Today’s post offers my own personal reflections for Pregnancy and Infant Loss Remembrance Day. 

How do you write about death? How do you write about death in a culture that fears it, displaces it, sweeps it under the rug? How do you write about death with the slightest coherence, when there aren’t any words you can utter, any words you can invent to put it in context?

How do you write about death when the death you write is the death of your very own child?

I’ve tried to write this post a thousand times, and in a thousand ways, and each time I’d get caught up in the words, convinced that some sort of poetry would be the way in.

But there is no poetry in miscarriage. There is no poetry in death. Its shock, surprise and torment cannot be made beautiful. It is ache. It is absence. It is loss beyond words.

I can remember it like it was yesterday, earlier this morning, five minutes ago. I remember as clear as the day.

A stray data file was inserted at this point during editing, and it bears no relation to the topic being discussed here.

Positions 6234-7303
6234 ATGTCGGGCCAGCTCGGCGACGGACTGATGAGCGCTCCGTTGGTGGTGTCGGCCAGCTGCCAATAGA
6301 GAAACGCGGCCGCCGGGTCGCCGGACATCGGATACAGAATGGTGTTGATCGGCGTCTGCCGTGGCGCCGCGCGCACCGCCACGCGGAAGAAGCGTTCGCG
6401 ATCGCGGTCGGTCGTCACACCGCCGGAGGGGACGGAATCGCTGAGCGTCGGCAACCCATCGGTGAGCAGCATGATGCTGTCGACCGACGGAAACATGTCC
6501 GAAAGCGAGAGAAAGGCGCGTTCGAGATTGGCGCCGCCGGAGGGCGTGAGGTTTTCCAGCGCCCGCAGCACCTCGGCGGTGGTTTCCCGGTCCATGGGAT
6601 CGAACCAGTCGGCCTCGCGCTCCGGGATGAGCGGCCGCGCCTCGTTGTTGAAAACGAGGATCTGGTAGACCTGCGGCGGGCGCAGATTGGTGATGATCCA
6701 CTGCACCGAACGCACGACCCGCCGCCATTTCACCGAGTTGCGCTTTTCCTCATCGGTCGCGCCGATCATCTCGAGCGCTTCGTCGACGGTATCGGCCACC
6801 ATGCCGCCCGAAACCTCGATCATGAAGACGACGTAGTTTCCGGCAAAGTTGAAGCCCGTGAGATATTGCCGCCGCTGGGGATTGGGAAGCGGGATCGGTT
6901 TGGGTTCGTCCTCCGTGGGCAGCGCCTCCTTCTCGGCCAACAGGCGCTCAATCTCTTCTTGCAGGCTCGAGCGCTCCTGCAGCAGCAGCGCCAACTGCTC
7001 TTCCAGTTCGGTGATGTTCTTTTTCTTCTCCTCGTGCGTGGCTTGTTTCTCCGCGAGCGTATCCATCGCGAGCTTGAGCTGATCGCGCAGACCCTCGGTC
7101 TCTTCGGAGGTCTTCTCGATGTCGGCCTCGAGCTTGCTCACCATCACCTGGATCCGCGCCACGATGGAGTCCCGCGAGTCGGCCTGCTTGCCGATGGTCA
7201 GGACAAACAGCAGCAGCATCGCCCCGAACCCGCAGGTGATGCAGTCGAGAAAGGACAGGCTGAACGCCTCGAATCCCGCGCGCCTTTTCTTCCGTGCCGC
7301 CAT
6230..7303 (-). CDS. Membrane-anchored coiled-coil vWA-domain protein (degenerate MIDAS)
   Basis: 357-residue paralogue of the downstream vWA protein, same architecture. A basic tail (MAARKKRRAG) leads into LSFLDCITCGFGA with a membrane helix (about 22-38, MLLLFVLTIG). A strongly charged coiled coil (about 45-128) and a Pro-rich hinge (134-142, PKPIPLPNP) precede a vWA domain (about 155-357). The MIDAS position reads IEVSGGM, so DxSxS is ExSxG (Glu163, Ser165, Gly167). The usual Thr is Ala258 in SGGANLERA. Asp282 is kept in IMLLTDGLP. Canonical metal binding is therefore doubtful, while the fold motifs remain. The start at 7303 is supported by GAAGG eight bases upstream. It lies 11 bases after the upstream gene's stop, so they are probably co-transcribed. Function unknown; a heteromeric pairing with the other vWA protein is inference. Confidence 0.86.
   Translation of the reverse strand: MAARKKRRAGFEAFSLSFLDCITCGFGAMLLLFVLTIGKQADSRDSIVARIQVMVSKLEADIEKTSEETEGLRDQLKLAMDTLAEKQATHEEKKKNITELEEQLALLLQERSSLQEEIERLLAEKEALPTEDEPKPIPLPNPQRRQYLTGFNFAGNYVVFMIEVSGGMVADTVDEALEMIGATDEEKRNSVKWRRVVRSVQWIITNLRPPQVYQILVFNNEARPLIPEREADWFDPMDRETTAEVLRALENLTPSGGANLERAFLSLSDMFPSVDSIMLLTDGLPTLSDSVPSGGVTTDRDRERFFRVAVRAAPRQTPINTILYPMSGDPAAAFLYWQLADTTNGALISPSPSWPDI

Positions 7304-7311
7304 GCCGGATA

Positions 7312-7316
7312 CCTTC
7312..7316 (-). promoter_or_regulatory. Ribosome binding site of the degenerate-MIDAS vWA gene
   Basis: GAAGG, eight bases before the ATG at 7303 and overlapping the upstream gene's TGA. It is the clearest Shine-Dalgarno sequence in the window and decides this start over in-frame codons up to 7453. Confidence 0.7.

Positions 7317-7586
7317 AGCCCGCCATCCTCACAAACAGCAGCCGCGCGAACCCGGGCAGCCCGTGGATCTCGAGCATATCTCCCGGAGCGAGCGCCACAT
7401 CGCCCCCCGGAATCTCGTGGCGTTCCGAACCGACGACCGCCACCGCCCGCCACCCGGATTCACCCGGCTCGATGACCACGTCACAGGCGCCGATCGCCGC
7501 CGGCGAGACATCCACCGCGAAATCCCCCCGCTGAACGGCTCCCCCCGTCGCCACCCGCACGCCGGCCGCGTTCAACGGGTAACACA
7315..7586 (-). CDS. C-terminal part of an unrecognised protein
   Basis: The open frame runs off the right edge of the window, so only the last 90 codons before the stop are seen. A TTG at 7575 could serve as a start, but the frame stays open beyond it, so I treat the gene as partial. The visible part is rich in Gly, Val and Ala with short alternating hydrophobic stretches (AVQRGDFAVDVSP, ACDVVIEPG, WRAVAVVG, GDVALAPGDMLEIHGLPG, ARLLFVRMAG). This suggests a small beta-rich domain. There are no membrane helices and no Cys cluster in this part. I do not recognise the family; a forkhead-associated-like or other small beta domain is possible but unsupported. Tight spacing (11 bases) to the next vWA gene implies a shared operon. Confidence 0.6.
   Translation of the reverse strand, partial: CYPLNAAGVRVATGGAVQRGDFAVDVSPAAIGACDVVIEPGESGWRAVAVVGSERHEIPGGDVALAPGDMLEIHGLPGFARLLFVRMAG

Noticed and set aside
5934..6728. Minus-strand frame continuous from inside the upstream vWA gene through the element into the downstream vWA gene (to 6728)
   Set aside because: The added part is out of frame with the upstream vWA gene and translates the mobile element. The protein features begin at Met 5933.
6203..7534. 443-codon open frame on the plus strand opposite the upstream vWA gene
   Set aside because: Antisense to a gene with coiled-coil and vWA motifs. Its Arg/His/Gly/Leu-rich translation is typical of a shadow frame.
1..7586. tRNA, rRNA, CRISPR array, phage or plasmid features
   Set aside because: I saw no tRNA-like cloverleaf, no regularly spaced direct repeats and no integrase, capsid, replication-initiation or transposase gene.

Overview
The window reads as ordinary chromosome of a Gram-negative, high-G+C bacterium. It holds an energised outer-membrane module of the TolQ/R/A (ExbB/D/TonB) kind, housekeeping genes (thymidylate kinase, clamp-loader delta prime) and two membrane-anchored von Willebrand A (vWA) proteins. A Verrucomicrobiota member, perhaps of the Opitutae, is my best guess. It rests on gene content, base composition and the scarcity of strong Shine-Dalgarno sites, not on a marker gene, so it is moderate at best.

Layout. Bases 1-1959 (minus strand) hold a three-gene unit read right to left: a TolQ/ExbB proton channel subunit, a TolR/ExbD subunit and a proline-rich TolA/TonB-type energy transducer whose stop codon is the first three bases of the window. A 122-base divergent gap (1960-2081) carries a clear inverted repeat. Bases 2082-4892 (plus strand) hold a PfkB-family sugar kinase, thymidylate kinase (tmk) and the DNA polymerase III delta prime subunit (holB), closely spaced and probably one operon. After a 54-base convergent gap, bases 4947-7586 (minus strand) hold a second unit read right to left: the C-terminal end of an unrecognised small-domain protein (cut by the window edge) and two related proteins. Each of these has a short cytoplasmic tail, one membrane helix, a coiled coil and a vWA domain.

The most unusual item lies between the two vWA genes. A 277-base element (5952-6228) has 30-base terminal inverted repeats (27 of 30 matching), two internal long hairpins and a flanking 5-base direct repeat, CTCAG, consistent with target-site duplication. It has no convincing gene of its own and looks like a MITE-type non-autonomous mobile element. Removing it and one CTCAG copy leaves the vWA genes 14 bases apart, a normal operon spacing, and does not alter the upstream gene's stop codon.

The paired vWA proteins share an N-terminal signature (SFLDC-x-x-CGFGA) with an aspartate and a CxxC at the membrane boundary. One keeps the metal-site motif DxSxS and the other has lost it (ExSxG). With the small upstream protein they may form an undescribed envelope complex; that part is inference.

And it was awful. It is awful. God, it’s just awful. But let’s back up a step first. When we’d first found out, we stared at each other in disbelief.

When we found out that we would be parents, we were over-the-moon-excited-and-delirious. Parents. We would be parents. You can imagine what that was like. Perhaps you’ve been there too. Perhaps you’ve been there to the place of utter ecstasy and joy and disbelief.

Staring in the face of your partner, eyes wide open, jaws to the floor when you realise a baby is on its way. A baby is on its way, and it’s ours. This changes everything. And it does. At least it did for us. Dreaming, imagining, planning. Name books and appointments one-after-the-other. Trying to keep the secret. Unable to contain it all.

Home for Christmas, we surprised her parents with a card. Congratulations Granny & Gramps! A copy of the ultrasound. There it was. Proof. Proof of life. Proof that a baby was on the way. Like I said, it changed everything.